Love and marriage, as someone once crooned, may go together like a horse and carriage. But if the horse goes one way and the carriage another, the danger of suicide increases.
That’s the key finding in “Marital Discord and Suicidal Outcomes in a National Sample of Married Individuals,” an article by four University of Colorado Boulder researchers published in the most recent issue of Suicide and Life-Threatening Behavior, the journal of the American Association of Suicidology.
“Across the U.S. there is a very strong association between marital discord, being unhappy in a marriage, and suicidal ideation and attempts,” says lead author Briana Robustelli, a PhD student in the Department of Psychology and Neuroscience, who co-authored the paper with Professor Mark A. Whisman and fellow students Anne Trytko and Angela Li.
The analysis was based on the responses of nearly 1,400 married Americans to a national survey given to nearly 10,000 adults in 2004. The researchers controlled for such factors as mood, anxiety and substance abuse disorders and concluded that marital discord “may be important to target in preventing and treating suicide.”
This doesn’t mean that unhappy marriages result in large numbers of suicides, just that discordant couples have a higher rate of suicidal ideation and attempts than happy couples.
“These events are still rare, happening in a low percentage of the population,” Robustelli says.
The researchers used as one starting point an “interpersonal theory of suicide” developed by researchers in 2010, which considers, among other things, such factors as “thwarted belongingness” and “perceived burdensomeness” in suicide.
“Those are two very poetic constructs,” says Robustelli, who has also been researching how gratitude can affect life satisfaction, “that seem to be especially important in predicting and explaining suicidal behavior.”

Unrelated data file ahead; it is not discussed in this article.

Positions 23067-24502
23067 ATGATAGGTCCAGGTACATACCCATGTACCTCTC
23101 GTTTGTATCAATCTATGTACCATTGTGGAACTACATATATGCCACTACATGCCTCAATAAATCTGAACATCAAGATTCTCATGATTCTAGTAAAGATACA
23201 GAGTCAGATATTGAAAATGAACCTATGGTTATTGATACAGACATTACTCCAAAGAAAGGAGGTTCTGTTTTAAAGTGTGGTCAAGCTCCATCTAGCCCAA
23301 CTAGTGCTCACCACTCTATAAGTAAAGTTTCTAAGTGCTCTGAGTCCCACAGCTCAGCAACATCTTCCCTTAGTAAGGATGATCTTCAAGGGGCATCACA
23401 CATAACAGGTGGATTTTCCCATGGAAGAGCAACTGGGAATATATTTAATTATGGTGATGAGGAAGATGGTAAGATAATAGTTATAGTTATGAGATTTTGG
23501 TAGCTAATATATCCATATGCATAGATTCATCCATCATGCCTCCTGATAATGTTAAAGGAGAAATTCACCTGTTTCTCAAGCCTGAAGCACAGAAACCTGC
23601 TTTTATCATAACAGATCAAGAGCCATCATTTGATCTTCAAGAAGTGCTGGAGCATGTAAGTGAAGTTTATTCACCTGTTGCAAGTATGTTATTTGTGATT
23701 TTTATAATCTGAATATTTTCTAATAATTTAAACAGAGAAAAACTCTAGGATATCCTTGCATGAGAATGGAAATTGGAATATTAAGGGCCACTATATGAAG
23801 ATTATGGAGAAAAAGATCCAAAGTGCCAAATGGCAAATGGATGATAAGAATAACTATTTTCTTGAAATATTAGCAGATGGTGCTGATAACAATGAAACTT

The first term has to do with feeling disconnected from others, while the second is the idea that one is a burden on others, both of which can contribute to suicidal thoughts and actions. Both can increase with marital discord.
Numerous studies have shown that unmarried people are more likely to consider or attempt suicide. Others have found that people who had been divorced, widowed or married in the preceding five years were at higher risk of committing suicide relative to those who had no change in marital status over the same time period.
And of course, satisfying marriages—researchers have actually defined that using a variety of markers including a 5-to-1 ratio of positive to negative interactions between spouses, Robustelli says—are generally beneficial, though studies have found that to be more the case for men than women.
This research indicates that an unhappy marriage may be more than just miserable, in some cases; it may be deadly.
“Some studies have found it’s better to be divorced or separated than stay in an unhappy marriage, that you may live longer if you get out,” Robustelli says.
Clay Evans is a free-lance writer in Boulder.